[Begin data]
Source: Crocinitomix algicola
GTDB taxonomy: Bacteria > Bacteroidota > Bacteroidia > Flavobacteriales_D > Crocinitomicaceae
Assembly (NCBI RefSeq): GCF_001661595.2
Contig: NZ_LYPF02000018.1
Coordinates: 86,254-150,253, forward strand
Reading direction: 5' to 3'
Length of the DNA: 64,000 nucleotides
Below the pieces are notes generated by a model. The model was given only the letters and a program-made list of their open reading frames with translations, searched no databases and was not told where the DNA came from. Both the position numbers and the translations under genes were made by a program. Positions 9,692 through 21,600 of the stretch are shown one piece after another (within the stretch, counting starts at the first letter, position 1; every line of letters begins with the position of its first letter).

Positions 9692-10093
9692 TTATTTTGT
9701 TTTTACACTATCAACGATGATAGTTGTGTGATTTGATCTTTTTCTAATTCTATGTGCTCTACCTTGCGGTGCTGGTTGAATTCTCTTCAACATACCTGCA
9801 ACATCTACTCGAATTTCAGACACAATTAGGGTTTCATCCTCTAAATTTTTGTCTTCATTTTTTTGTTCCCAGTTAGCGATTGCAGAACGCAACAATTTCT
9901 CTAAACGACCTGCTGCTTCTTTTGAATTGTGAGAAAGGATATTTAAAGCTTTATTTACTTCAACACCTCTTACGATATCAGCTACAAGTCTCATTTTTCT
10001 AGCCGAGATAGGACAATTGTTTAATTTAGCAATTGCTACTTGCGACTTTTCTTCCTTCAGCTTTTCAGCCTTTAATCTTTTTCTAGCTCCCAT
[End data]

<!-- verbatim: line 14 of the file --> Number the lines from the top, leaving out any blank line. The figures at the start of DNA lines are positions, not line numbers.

10001 AGCCGAGATAGGACAATTGTTTAATTTAGCAATTGCTACTTGCGACTTTTCTTCCTTCAGCTTTTCAGCCTTTAATCTTTTTCTAGCTCCCAT